7. What does this week’s news tell you about this possible movie? It indicates that Warner Bros. believes U.N.C.L.E. won’t work without a big name star. Some properties work with a relative unknown. The 1978 version of Superman was a hit with unknown Christopher Reeve in the title role, though Warners hedged its bet by having Marlon Brando as Jor-El and Gene Hackman as Lex Luthor. The 2002 Spider-Man movie had Tobey Maguire in the title role. But Superman and Spider-Man have been continuously published for decades and the public is more aware of them than U.N.C.L.E.

8. Let’s say Cruise does play Solo, Solo stays a hero and Cruise does a good job. Would there be any fan issues then? Not initially, but it does raise the question whether you can build a multi-movie franchise with an actor in his 50s — unless, of course, he’s really playing Alexander Waverly, the U.N.C.L.E. chief played by Leo G. Carroll in the original show. But that wouldn’t seem likely.

Robert Vaughn, the original Napoleon Solo

Robert Vaughn, the original Napoleon Solo


9. Is there a bright side to this week’s news? Yes. For a day or so, The Man From U.N.C.L.E. was a hot topic on the Internet. On Yahoo, it was the number one topic after the two stories hit and other entertainment Web sites weighed in. The show went off the air in January 1968 and there has been no official U.N.C.L.E. production since the 1983 television movie. Suddenly, U.N.C.L.E. was a hot topic again, at least for a bit.

10. What are the odds of this becoming reality? For now, the odds are against it but only because studios release fewer movies than they did even a decade ago. Until filming begins, nothing is certain.

11. What’s your opinion? We’re trying not to think about it until there’s something to think about. There was a LONG SOAP OPERA when Soderbergh’s project was underway and we posted a lot about it. This time out (this post notwithstanding), we’d prefer to hold back until things are more certain.

11 U.N.C.L.E. facts for fans of Mad Men

Thanks to a clip shown on the most recent episode, fans of AMC’s Mad Men series have either discovered or re-discovered The Man From U.N.C.L.E. So here are 11 U.N.C.L.E. facts for fans of the show. Why 11? Check out reason No. 1:

1. Napoleon Solo, the title character of The Man From U.N.C.L.E. wore badge 11 while at U.N.C.L.E. headquarters. Fellow agent Illya Kuryakin’s badge number was 2 and Alexander Waverly, Number One of Section One, apparently first among equals of U.N.C.L.E.’s five regional headquarters, wore the No. 1 badge.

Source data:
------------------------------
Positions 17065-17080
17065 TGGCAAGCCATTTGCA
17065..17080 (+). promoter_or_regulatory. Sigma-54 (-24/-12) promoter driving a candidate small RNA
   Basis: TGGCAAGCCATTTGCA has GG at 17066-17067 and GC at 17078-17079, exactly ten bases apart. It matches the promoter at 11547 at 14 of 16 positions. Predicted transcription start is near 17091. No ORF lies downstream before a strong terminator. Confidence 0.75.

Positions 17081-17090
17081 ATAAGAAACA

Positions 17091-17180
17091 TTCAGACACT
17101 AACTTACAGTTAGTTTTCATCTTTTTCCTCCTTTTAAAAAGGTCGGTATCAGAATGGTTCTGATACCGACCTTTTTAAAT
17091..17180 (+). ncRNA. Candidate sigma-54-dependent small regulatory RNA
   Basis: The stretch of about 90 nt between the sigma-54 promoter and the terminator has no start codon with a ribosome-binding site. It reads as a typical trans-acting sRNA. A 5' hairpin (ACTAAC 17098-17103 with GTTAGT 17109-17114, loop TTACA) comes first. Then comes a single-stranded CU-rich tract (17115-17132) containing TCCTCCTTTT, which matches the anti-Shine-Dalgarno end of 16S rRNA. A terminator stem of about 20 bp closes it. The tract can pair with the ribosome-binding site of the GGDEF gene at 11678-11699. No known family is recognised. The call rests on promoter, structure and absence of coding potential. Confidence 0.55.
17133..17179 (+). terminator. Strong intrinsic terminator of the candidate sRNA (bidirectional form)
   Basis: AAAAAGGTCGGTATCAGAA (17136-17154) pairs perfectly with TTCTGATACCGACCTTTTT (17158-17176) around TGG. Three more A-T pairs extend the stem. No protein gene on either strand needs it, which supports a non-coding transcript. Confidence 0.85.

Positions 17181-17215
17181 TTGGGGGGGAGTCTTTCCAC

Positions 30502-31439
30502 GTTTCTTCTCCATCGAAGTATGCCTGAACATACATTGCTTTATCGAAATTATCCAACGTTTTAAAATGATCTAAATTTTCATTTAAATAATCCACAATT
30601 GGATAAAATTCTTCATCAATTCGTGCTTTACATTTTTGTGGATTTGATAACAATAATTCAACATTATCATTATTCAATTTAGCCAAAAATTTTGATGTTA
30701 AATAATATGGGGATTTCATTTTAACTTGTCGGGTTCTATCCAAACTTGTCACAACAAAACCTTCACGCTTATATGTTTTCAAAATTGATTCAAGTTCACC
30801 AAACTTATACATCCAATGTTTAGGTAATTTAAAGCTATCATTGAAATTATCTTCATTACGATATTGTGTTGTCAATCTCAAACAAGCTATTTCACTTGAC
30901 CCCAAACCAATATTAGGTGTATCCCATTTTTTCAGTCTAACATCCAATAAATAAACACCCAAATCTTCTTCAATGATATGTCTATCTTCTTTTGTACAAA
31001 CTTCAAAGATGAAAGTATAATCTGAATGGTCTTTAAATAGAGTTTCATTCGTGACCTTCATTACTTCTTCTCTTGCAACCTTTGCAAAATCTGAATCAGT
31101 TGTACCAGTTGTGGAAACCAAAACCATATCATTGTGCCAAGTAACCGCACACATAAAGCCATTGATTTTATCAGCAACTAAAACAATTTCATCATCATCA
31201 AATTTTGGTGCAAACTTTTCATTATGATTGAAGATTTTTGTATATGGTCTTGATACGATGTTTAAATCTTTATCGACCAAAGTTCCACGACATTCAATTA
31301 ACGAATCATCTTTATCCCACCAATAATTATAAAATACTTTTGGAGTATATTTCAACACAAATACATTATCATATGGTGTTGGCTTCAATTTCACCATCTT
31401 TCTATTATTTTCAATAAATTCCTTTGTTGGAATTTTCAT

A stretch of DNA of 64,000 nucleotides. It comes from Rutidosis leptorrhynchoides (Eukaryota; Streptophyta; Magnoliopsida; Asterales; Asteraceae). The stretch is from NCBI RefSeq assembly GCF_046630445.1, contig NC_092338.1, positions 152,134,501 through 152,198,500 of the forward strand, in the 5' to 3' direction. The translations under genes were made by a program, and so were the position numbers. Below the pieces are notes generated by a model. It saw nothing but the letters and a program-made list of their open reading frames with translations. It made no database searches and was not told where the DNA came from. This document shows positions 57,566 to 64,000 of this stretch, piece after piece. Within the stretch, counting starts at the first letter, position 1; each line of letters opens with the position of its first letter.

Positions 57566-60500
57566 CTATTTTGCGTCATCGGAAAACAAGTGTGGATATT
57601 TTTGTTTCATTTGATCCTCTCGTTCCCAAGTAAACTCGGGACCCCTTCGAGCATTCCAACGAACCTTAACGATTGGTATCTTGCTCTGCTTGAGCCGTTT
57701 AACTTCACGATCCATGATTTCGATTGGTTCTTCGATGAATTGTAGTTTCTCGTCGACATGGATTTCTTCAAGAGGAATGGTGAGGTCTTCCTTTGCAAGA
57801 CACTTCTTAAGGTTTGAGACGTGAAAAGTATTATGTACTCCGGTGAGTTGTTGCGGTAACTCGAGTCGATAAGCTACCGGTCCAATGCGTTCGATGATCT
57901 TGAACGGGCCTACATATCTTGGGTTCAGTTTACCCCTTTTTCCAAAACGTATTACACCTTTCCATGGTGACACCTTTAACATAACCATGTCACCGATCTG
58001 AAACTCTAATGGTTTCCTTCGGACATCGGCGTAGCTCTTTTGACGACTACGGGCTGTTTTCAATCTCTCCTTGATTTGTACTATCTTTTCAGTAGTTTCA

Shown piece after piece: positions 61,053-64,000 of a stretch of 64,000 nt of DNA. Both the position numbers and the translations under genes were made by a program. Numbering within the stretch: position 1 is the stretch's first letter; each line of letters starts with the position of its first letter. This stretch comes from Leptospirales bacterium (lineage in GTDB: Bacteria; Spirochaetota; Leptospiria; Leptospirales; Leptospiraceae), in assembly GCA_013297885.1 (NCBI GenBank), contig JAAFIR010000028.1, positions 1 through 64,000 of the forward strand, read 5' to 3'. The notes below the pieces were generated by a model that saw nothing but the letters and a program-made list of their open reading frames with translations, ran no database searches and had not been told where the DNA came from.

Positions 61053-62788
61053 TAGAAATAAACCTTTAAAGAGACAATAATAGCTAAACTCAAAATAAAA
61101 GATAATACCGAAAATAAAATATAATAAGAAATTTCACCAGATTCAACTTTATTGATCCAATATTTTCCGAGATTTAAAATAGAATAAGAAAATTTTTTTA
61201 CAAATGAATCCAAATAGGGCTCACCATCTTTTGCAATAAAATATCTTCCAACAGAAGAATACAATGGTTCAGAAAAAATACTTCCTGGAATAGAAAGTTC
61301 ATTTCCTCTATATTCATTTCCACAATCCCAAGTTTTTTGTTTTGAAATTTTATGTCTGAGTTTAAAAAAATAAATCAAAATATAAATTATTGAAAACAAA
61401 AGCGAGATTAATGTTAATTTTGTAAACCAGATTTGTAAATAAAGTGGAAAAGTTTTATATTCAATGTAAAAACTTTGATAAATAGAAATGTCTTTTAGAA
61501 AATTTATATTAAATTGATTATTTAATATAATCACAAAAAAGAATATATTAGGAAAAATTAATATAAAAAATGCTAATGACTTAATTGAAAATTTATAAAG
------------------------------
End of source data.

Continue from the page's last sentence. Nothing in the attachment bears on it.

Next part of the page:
2. Ian Fleming, the creator of James Bond, was involved with U.N.C.L.E. for a short time. He contributed the character names Napoleon Solo and April Dancer. Under pressure from 007 producers Albert R. Broccoli and Harry Saltzman, he bailed out of the project and signed away any rights for one British pound.

3. U.N.C.L.E. has no “created by” credit but Sam Rolfe received a “developed by” credit. He wrote the pilot script and produced the first season of Man (including The Hong Kong Shilling Affiar, the episode shown on the Aug. 22 episode of Mad Men).

4. While Rolfe created Illya Kuryakin, Number Two of Section Two (Operations and Enforcement, where Solo was Number One of Section Two), the character was refined, and perhaps even defined, by writer Alan Caillou (1914-2006), who wrote seven Man episodes including the first with significant Illya time (The Quadripartite Affair), the first Illya-centric episode (The Bow-Wow Affair) and two episodes where he also appeared as an actor (The Terbuf Affair and The Tigers Are Coming Affair) He bailed out during the second season, a loss for the series.

5. Man was threatened with cancellation in its first season. It initially aired on NBC Tuesday nights and couldn’t overcome Red Skelton’s variety show on CBS. Midway through the first season, it got moved to Monday nights (which incuded the episode seen on Mad Men) and ratings improved. It also helped that Goldfinger, which had its U.S. premier in the U.S. in December 1964, boosted the market for spy-related entertainment.

6. NBC was keen for a spinoff featuring an U.N.C.L.E. woman agent even if Man stars Robert Vaughn and David McCallum were hostile to it. Thus, The Girl From U.N.C.L.E. was born, running just one season, 1966-67.

7. Man’s best season for ratings was its second campaign, the 1965-66 season, when it aired at 10 p.m. Fridays on NBC>

8. NBC twice pre-empted Man to show specials (The Incredible World of James Bond and Welcome to Japan, Mr. Bond) promoting the James Bond movies Thunderball and You Only Live Twice. That’s ironic, because Broccoli and Saltzman had previously sued to try to prevent Man from ever going on the air, claiming that the dashing Napoleon Solo would be mistaken for the gangster Mr. Solo, who got killed by Oddjob in the film version of Goldfinger.

9. The papers of Man executive producer Norman Felton (b. 1913) and veteran Bond screenwriter Richard Maibaum (1909-1991) are both stored at the University of Iowa.

10. Man, a little more than three years after its debut, was canceled, with its last episode appearing in January 1968. The very next week, on Jan. 22, Rowan and Martin’s Laugh-in debuted featuring Leo G. Carroll, in character as U.N.C.L.E. boss Mr. Waverly.

11. There have been various attempts at an U.N.C.L.E. revival: a 1977 project featuring a Sam Rolfe script that was never filmed; an early 1980s project intended as a feature film in which Bond production designer Ken Adam was interested in doing the sets; and a 2005 (or so) project where the producer involved was found by a jury of being guilty of fraud.

The only revival project to actually be produced, to date, was a 1983 television movie called The Return of The Man From U.N.C.L.E.: The Fifteen Years Later Affair, which aired on CBS but didn’t result in a new series. The cast included George Lazenby, the one-time 007, as “JB,” a British spy who comes to the aid of Napoleon Solo in Las Vegas.

To look at various other ties between U.N.C.L.E. and 007, just CLICK HERE, in which you’ll see a photograph of a famous actor who just celebrated his 80th birthday and another Scotsman who was seen on the Mad Men episode.

To see many, many stills from The Hong Shilling Affair episode shonw on Mad Men, you can CLICK HERE.